Nolan's "Westworld" Series: Stars And Robots In The Wild West

Nolan's "Westworld" Series: Stars And Robots In The Wild West
Nolan's "Westworld" Series: Stars And Robots In The Wild West

Video: Nolan's "Westworld" Series: Stars And Robots In The Wild West

Video: Jonathan Nolan Re-Imagines Michael Crichton's Robot Western Theme Park in “Westworld” 2022, December
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New large-scale TV series released on HBO - sci-fi in a Wild West setting "Westworld". The show is based on the film of the same name from the 70s about an amusement park for adults and the rich. In the world of the series, an era from the past is recreated by androids who do not even suspect that they are not real people. Here's why this premiere of the television giant cannot be missed.

In an uncertain, but extremely high-tech future, the main entertainment for people with wealth is "Westworld", a theme park inhabited by androids who are indistinguishable from humans and who themselves do not know about their artificial nature. Every day they act out the same set of plots for the guests so that they can forget about all this in the morning. Guests, in turn, are free to do whatever they want with them - mostly they prefer, however, sex and violence. Robots, on the other hand, have a ban on harming living beings, so they, as the series clearly states in the very first frames, cannot touch flies. All this is managed by a huge team led by the eternally sad Dr. Ford (Anthony Hopkins), who, however, does not care much about the normal functioning of the park and increasingly drinks with discarded models, quotes great poets and ponders the big questions of life. Meanwhile, the residents of the "Wild West" are gradually beginning to malfunction more and more strangely.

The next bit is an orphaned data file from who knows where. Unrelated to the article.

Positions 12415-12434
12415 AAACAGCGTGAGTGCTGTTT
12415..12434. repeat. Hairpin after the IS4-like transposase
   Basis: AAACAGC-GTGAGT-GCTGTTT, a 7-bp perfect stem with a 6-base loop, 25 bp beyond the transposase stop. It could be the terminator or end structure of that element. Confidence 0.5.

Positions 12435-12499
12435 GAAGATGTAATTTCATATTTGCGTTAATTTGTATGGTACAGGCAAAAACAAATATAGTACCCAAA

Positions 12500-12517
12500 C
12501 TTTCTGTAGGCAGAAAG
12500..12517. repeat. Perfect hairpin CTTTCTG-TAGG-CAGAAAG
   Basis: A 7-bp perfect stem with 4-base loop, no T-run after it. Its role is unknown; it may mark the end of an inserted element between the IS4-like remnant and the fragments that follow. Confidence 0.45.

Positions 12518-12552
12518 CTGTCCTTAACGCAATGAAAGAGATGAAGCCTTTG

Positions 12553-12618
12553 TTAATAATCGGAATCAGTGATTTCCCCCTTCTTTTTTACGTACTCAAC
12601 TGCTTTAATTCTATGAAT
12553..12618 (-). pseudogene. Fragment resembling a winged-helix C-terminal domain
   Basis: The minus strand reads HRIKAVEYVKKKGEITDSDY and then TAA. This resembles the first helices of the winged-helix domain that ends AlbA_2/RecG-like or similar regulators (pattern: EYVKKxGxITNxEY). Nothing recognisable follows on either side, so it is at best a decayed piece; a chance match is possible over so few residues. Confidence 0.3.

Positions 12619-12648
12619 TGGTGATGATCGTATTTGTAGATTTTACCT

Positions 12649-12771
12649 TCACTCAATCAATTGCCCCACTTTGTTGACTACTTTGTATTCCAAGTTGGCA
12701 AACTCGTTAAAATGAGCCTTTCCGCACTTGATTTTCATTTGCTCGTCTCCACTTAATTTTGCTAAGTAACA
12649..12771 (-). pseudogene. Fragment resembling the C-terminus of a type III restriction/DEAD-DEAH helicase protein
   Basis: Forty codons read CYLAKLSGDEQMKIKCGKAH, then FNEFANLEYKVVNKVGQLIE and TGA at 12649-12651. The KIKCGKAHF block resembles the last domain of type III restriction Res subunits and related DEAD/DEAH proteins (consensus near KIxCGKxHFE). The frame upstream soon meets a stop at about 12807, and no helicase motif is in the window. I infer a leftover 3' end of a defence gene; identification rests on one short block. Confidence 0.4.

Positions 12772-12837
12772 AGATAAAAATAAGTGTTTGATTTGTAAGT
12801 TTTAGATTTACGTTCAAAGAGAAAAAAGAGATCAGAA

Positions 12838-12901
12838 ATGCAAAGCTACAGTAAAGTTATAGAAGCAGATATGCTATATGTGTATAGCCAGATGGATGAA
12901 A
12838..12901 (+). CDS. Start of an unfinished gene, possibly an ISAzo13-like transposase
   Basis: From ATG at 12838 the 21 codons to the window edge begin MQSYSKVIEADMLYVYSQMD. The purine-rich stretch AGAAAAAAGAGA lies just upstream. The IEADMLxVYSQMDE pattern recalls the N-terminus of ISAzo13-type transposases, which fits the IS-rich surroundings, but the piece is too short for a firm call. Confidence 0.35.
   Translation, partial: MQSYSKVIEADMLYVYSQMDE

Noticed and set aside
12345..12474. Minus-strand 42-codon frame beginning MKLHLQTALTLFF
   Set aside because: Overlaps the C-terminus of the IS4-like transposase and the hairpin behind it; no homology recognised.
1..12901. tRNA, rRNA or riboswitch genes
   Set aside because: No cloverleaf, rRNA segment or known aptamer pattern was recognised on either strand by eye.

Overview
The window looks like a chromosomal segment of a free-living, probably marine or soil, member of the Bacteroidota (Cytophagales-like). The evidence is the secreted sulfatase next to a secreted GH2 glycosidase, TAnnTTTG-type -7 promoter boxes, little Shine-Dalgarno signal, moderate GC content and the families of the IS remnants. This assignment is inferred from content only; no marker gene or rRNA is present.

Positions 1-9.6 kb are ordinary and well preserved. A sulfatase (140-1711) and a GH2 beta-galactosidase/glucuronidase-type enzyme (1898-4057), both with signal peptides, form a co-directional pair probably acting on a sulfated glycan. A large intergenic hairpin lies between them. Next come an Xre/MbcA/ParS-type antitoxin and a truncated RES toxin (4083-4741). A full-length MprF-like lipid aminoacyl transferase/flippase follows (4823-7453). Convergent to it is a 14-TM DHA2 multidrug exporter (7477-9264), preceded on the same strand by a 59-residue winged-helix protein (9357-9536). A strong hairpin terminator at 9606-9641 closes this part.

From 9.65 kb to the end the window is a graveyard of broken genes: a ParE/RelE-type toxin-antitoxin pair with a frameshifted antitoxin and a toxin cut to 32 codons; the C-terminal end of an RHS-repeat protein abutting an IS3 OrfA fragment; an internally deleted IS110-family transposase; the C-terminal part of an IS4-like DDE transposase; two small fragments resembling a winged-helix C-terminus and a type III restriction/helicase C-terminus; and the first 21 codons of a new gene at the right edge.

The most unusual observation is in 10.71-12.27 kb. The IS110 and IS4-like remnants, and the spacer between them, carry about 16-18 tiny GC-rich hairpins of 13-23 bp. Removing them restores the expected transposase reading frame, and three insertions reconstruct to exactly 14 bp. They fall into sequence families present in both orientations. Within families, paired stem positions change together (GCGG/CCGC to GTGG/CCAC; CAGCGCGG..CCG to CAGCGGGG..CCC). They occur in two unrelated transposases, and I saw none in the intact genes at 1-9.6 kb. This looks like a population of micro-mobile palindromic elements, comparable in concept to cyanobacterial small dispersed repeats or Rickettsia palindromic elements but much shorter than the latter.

The original Westworld is a 70s sci-fi thriller directed by Michael Crichton, author of tons of action-packed science stories, including the original source for Jurassic Park. Crichton's version was partly spectacular, partly ridiculous, and tried to tell his familiar story about the responsibility and danger in dealing with technology. In the minds of the then audience and pop culture, first of all, the image of Yul Briner in the role of a crazy robot shooter remained. This was followed by a failed sequel, Future World, and a failed attempt at a serial spin-off. A married couple of writers, Jonathan Nolan (who wrote several films for his brother Christopher, including Interstellar) and Lisa Joy (a relative newcomer to the industry), took on the revival of this whole story as a new big HBO series.

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Westworld is one of those series that is a little difficult and generally quite dangerous to talk about at the very start. This is a show built on secrets, and in such cases there is always the likelihood of the lurking syndrome "Lost". Plus, it quickly becomes clear that Nolan and Joy are in no hurry. The first two episodes are essentially expositional, while giving a minimum of answers to questions. It is difficult to single out the main character or heroine here, but Dolores (excellent Evan Rachel Wood) is the closest to her - the embodiment of optimism and innocence, on which the park's writers tread for the realization of a banal plot.